From King Dictionary of Contemporary Englishwelcomewelcome1 /ˈwelkəm/ ●●●S1 interjectionHELLOused to greet someone who has just arrivedwelcome toWelcome to London!Welcome back – it’s good to see you again.Hello, welcome home.
Examples from the Corpus
welcome to• Welcome to New York!welcomewelcome2 ●●●S2W3 adjective1 →you’re welcome2ACCEPTif someone is welcome in a place, other people are glad that they are thereI had the feeling I wasn’t really welcome.I didn’t feel welcome in the club.Mary made us very welcome.We try to make the new students feel welcome.3ENJOY/LIKE DOING somethingif something is welcome, you enjoy it because you feel that you need itThe weekend was a welcome break from the pressures of work.Six months in Scotland would make a welcome change from London.A cup of tea would be very welcome.4if something is welcome, you are glad that it has happenedThe increase in interest rates is welcome news for investors.This new funding will come as a welcome boost for the industry.5 →be welcome to something6 →be welcome to do something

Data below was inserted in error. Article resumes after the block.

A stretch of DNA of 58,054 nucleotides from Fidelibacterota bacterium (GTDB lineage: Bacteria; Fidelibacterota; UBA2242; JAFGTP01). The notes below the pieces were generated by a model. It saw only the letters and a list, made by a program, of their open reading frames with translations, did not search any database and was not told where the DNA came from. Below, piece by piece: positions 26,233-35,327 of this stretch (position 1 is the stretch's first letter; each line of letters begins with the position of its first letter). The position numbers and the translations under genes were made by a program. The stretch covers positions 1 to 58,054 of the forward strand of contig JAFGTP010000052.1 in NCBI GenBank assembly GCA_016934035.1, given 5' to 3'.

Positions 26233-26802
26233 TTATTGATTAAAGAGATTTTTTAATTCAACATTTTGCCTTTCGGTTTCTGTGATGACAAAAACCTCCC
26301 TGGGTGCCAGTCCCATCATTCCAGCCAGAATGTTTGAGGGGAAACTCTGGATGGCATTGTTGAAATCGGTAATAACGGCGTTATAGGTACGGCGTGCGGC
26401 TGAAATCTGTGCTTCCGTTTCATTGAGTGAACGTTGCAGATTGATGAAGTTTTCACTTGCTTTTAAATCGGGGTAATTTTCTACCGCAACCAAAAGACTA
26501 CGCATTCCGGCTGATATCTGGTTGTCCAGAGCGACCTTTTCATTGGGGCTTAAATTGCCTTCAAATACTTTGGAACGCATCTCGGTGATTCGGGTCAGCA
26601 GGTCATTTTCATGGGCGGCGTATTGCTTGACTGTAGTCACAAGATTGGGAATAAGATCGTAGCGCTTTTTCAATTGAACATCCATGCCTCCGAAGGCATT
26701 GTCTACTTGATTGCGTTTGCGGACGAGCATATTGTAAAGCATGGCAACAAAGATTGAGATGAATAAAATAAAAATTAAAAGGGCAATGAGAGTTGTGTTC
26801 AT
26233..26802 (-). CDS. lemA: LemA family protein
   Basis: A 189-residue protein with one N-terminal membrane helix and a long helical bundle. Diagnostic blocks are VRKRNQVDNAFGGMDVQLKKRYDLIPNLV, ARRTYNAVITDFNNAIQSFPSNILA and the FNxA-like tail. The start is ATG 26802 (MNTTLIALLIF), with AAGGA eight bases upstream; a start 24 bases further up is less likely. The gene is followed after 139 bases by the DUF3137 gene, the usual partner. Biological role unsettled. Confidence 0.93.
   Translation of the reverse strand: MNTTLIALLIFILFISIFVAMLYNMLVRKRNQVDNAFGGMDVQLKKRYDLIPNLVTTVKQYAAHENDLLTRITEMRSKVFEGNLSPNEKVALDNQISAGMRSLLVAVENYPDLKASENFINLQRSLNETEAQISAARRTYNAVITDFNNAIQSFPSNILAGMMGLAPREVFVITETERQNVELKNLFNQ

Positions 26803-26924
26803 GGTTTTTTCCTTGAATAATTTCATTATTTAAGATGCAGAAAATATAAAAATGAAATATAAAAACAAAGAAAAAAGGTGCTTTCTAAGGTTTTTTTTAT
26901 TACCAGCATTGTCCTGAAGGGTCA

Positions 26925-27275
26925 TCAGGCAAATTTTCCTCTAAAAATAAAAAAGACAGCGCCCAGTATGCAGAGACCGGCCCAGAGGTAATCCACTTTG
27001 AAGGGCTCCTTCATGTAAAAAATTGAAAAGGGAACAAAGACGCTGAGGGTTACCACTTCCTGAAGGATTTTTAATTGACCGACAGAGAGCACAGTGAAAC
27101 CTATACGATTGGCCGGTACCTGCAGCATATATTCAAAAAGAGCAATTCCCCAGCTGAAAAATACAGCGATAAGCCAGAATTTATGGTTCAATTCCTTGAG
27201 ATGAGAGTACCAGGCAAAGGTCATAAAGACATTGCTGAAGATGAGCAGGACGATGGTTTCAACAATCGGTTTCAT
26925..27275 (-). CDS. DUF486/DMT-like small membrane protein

Examples from the Corpus